Collecting Queer History: places and memories

Ahead of LGBT+ History month, SUP team member Nicky Imrie looks at the importance of place and memory on identity.

Submitted by EmmaBrown on 15-01-2019 15:19:41

Signwriting in Vienna

 

Summer 2004. It’s blazing sunshine, 35 degrees centigrade, and for four days I’m up a ladder right next to a very busy dual carriageway, brush in hand, painting signs on the south elevation of the Türkis Rosa Lila Villa, one of Vienna’s LGBT+ community centres.

 

As a finale to my time volunteering in the women’s section of the centre, LilaTipp, the team invited me to paint new signs on the outside of the building. The would-be sign writer in me was very excited. I drew up some designs, they were discussed and tweaked, and finally signed off by everyone in the building. I spent my last couple of weeks in Vienna that year drawing in chalk and then painting thirty-two letters and two full stops. These few words were visible from passing cars and underground trains, and I know they make a difference: Information und Beratung (advice) and www . villa . at.

 

It's quite moving to know that fifteen years later one of my signs has been preserved even though the building has been repainted several times. Providing information and advice continues to be a crucial service at the Villa. My signwritten website URL over the front door has disappeared; it was no longer current.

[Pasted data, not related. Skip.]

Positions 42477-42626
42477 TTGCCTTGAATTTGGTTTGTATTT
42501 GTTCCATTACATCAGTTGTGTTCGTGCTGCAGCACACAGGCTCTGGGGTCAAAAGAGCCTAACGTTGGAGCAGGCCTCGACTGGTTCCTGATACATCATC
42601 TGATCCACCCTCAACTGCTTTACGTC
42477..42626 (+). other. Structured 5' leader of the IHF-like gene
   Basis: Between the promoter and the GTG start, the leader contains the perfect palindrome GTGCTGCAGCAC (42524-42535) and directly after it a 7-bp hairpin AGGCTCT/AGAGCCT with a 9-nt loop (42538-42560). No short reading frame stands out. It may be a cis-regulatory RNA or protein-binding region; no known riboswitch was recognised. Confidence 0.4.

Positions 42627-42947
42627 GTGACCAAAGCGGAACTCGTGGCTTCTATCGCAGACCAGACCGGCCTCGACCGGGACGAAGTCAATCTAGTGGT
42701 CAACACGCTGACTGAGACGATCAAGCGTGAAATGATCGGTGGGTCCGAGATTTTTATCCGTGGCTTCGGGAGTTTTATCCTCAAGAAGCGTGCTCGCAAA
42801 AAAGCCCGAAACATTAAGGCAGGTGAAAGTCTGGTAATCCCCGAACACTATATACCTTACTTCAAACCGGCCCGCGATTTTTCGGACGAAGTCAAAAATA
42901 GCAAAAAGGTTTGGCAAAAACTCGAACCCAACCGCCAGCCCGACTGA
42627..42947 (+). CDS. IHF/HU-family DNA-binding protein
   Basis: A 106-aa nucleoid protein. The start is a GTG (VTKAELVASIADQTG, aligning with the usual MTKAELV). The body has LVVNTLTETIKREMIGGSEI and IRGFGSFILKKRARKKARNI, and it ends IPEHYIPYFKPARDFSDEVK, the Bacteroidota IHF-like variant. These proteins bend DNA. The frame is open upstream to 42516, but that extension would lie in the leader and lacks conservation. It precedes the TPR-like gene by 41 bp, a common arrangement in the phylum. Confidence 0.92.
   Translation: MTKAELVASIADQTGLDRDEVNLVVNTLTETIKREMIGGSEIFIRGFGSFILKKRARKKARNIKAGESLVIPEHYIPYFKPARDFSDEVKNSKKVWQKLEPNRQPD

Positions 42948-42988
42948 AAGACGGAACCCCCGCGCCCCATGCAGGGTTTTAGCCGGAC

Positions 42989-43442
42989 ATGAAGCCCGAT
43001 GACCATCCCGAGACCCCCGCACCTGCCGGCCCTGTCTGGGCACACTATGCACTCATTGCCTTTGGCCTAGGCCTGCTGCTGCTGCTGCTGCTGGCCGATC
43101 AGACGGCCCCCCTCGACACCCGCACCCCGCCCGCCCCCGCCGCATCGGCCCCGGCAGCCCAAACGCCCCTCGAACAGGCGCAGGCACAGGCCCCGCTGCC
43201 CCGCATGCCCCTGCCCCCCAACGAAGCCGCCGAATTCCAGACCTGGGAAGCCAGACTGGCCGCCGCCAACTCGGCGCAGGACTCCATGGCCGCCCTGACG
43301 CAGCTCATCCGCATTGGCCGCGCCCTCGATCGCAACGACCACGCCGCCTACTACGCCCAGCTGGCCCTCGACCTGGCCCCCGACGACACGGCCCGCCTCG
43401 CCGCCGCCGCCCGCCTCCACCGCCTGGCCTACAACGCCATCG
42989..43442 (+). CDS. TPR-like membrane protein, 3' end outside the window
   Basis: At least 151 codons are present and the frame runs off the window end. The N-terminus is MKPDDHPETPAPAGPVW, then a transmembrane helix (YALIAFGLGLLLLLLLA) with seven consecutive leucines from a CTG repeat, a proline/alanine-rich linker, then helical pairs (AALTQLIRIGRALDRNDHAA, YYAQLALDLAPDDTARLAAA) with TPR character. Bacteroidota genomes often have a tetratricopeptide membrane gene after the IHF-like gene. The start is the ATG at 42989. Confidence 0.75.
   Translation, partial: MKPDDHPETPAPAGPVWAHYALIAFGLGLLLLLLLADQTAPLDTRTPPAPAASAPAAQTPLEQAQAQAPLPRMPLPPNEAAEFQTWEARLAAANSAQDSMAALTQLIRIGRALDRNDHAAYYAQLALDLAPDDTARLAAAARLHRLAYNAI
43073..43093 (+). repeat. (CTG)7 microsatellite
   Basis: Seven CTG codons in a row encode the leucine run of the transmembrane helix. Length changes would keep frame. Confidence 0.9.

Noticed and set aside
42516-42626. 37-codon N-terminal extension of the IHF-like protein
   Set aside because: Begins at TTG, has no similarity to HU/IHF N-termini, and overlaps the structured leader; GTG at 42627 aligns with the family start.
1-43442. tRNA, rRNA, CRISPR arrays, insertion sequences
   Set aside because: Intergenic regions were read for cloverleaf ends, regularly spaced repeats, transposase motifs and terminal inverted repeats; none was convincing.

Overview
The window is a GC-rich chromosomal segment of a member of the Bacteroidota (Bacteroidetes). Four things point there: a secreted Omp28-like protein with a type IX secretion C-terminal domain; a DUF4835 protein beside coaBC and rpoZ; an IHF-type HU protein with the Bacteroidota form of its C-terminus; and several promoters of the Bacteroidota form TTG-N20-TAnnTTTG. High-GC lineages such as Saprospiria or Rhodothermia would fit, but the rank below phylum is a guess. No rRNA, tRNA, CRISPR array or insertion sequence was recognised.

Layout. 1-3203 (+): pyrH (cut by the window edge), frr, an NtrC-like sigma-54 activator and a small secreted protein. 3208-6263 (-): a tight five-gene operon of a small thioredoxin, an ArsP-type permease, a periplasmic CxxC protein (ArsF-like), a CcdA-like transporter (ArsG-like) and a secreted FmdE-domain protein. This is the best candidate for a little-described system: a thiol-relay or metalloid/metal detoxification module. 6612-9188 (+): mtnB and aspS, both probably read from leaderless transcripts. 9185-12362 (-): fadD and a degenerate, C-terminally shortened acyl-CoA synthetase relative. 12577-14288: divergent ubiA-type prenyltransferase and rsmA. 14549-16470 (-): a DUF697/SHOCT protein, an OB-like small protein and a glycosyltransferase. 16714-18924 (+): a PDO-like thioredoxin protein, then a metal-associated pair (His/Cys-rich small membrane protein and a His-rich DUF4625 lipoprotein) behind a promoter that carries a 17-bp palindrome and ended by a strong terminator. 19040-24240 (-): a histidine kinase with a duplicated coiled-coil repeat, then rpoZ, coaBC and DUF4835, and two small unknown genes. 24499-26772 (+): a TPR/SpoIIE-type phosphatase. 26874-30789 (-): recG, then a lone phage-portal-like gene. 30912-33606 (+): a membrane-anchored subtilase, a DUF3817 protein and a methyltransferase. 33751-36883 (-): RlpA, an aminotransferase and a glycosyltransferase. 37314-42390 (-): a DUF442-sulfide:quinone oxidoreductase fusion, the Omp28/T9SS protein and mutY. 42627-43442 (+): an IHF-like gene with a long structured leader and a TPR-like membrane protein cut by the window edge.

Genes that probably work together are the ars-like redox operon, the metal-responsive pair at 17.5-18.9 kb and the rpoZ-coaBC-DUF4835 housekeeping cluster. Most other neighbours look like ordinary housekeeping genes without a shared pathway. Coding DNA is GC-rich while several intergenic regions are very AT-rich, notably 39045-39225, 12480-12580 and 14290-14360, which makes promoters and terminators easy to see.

It may not be in Scotland, but my experiences in Vienna mean everything to me and have shaped me as a person. At this place under the rainbow flag I learned so much about queer activism, history and politics, mental health and wellbeing, how to deal with homophobic abuse, as well as improving my German skills immeasurably and having a lot of fun.

 

Sharing important places helps us make sense of not only our own experiences and identities, but also those of others. Discovering our history and being a part of the future is crucial to the lives of many an LGBTQIA+ person, myself included.

 

This summer-time task is etched on my memory and stands as a sign - literally and figuratively - of the importance of visible beacons of belonging and support for LGBTQIA+ communities. To this day activism is vital in the effort for everyday acceptance, improved safety and further legal rights and recognition for LGBTQIA+ people.  

 

 

Pink-painted building with rainbow flag next to a road with carTürkis Rosa Lila Villa, Vienna, in early 2018 before renovations to improve accessibility. Photo courtesy of LilaTipp.

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